Written by Vincent Carlo D. Cuzon

In the 2016 Bonifacio Day, we commemorate our hero’s contribution to Philippine Independence and Identity by tackling the contemporary identity squabbles that we have in Ateneo. From Ateneo’s two political ideologies, to the decade-long fight of the Ateneo Knightingales, and finally to the prevailing Mindanaoan Tripartite Identity, here are the predominant trends that continue to shape the Ateneo studentry.


Ateneo Identity Politics

The Ateneo student government has long been in a limbo on its identity as an institution – should it focus on student services alone, or should it extend its arms to the society at large as well?

Ateneo has always been keen about “Praxis” or the practical application of knowledge, which is geared towards alleviating the conditions of the marginalized and the unheard. People often hear about fighting and siding with the marginalized sectors of the society – the urban poor, the indigenous people (lumads), the LGBTQIA, and among others.

Identity Politics, which is primarily about organizing a movement of the oppressed to fight their own oppressors, had been rising in Ateneo. In the past few years, Ateneo’s student government had a rising trend for support of identity politics, which was also due to the ripening tenurity of political parties in the Ateneo.

Ateneo has been ruled by two strong political ideologies – National Democracy and Social Democracy. The former being embodied by the Buklurang Atenista (Buklat), and the latter by both the Pinag-isang Lakas ng Samahan ng mga Progresibong Atenista (PIGLASAPAT) and BAHAGHARI.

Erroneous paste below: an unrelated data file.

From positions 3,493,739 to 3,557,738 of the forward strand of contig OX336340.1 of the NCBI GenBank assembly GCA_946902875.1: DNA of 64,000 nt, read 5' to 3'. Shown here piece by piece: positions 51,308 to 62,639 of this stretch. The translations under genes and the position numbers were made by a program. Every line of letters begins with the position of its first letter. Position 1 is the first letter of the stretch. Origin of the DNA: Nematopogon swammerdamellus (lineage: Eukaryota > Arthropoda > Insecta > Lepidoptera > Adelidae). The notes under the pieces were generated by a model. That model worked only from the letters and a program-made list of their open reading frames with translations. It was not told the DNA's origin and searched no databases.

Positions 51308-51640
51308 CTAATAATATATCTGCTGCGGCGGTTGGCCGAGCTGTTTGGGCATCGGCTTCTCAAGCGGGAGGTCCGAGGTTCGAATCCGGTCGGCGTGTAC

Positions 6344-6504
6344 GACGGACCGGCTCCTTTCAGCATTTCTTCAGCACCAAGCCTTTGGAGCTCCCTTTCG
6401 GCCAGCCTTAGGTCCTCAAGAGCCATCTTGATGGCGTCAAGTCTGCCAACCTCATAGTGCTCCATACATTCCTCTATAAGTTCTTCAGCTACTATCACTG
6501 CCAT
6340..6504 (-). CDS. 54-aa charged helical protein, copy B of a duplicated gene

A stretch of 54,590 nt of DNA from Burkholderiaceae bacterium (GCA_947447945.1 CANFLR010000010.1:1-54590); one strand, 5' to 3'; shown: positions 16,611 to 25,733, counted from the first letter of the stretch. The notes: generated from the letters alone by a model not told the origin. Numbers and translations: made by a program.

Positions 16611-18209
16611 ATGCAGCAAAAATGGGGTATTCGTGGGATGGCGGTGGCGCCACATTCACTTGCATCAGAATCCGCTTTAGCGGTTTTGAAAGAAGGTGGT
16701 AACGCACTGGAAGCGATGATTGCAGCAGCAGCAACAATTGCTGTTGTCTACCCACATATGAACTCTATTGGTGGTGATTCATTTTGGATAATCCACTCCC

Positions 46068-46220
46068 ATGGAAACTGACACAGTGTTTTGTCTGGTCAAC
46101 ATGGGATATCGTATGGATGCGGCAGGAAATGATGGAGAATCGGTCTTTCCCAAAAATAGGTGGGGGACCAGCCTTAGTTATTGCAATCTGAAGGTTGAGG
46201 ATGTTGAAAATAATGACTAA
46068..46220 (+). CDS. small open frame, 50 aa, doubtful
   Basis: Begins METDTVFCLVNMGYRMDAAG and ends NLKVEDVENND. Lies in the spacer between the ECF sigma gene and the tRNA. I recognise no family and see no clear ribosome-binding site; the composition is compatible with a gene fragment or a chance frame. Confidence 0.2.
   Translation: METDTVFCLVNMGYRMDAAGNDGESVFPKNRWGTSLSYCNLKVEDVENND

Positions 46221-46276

During the reign of Mau Villamor who ran under Buklat, changes in the student government had been institutionalized. Various support groups were established, including but not limited to the Welfare Committee, which is centered on the different movements of the marginalized sectors in the Ateneo Community. Varying committees focused on gay rights, women rights, and among others. Critics of the Villamor’s administration say that there had been so many committees in the student government. Consequently, it had drained the funds that should have been allotted for better student services.

Today, there is a downtrend on identity politics in Ateneo as students continue to vote for a student government that focuses on more ephemeral advocacies, which are dubbed as “real issues” of student services and better administration-student relationship. This focus is certainly not a bad thing but it does not fully embody our role as “men and women for others” who must uphold social justice in relation to our society at large.

Is Identity Politics the way to go? It is an open debate, especially for a student government that is so culturally, socially, and politically diverse as the Ateneo de Davao student government. With almost a month or two before the next SAMAHAN Elections, Ateneans must perhaps consider a student government that provides better student services and that is also coupled by assimilation with the society at large.


LGBTQIA and Minority Inclusivity

One of the longest advocacies in Ateneo is the recognition of the 15-year old Knightingales as an official organization in the Ateneo de Davao University. The Ateneo Knightingales is the unofficial umbrella of the LGBTQIA Community in the Ateneo de Davao University.